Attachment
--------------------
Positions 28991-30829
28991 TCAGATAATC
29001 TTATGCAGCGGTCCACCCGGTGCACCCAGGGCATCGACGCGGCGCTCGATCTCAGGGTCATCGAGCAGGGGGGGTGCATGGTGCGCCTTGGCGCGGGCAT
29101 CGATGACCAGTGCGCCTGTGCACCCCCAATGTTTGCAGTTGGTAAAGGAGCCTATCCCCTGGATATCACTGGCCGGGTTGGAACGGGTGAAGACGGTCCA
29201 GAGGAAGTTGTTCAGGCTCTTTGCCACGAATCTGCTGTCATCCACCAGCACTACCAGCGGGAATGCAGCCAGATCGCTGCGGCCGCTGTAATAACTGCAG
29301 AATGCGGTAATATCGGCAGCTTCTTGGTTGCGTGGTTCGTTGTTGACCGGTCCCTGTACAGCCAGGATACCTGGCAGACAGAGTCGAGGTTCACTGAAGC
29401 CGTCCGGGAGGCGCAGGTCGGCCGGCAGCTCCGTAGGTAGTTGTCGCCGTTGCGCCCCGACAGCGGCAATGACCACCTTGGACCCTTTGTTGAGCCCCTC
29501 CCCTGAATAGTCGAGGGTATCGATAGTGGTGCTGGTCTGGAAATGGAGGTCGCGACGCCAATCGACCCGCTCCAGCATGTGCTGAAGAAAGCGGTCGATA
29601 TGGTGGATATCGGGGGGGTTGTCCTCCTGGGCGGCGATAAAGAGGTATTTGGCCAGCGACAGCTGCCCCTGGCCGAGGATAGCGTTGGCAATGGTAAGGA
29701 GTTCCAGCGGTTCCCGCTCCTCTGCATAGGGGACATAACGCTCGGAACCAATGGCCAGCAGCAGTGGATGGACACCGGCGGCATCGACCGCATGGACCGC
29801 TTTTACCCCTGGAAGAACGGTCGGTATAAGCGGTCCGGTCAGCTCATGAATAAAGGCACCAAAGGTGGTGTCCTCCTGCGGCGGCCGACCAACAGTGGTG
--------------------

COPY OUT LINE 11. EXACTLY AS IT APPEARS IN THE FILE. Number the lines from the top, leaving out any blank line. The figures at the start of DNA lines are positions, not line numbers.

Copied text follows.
29801 TTTTACCCCTGGAAGAACGGTCGGTATAAGCGGTCCGGTCAGCTCATGAATAAAGGCACCAAAGGTGGTGTCCTCCTGCGGCGGCCGACCAACAGTGGTG